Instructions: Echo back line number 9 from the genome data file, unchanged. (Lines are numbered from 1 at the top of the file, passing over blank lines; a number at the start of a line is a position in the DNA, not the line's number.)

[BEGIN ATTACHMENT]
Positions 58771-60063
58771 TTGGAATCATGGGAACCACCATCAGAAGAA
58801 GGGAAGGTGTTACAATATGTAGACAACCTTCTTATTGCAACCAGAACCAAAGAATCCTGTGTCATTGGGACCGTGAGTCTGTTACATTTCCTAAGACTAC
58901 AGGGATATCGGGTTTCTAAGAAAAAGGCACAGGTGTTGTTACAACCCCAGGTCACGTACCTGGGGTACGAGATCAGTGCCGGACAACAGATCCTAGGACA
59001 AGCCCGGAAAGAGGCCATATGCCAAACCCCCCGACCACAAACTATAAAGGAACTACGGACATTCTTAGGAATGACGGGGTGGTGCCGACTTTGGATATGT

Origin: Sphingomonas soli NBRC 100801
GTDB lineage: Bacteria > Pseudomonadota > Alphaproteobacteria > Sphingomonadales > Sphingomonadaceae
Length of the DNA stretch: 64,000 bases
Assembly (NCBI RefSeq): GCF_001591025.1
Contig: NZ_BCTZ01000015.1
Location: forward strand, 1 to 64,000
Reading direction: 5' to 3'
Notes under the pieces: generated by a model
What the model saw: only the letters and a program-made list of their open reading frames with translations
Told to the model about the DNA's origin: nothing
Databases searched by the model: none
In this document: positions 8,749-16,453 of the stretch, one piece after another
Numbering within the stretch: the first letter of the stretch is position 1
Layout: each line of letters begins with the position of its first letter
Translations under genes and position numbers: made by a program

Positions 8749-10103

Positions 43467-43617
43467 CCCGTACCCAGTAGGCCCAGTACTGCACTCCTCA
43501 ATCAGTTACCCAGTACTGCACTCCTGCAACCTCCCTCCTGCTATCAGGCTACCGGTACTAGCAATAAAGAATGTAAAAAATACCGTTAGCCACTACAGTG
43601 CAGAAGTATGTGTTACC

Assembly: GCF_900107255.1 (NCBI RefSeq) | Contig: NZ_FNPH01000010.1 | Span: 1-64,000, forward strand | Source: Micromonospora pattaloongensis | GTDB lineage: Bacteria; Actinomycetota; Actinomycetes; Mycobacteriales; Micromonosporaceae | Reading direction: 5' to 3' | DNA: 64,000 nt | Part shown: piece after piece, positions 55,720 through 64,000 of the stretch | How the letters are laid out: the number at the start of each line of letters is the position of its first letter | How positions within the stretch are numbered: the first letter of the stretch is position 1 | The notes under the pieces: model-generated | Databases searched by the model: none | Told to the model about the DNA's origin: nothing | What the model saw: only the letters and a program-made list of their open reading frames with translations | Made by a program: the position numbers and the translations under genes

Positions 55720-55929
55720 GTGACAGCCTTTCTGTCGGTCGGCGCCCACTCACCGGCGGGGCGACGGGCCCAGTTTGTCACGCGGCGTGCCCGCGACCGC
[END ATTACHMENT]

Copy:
Assembly (NCBI RefSeq): GCF_001591025.1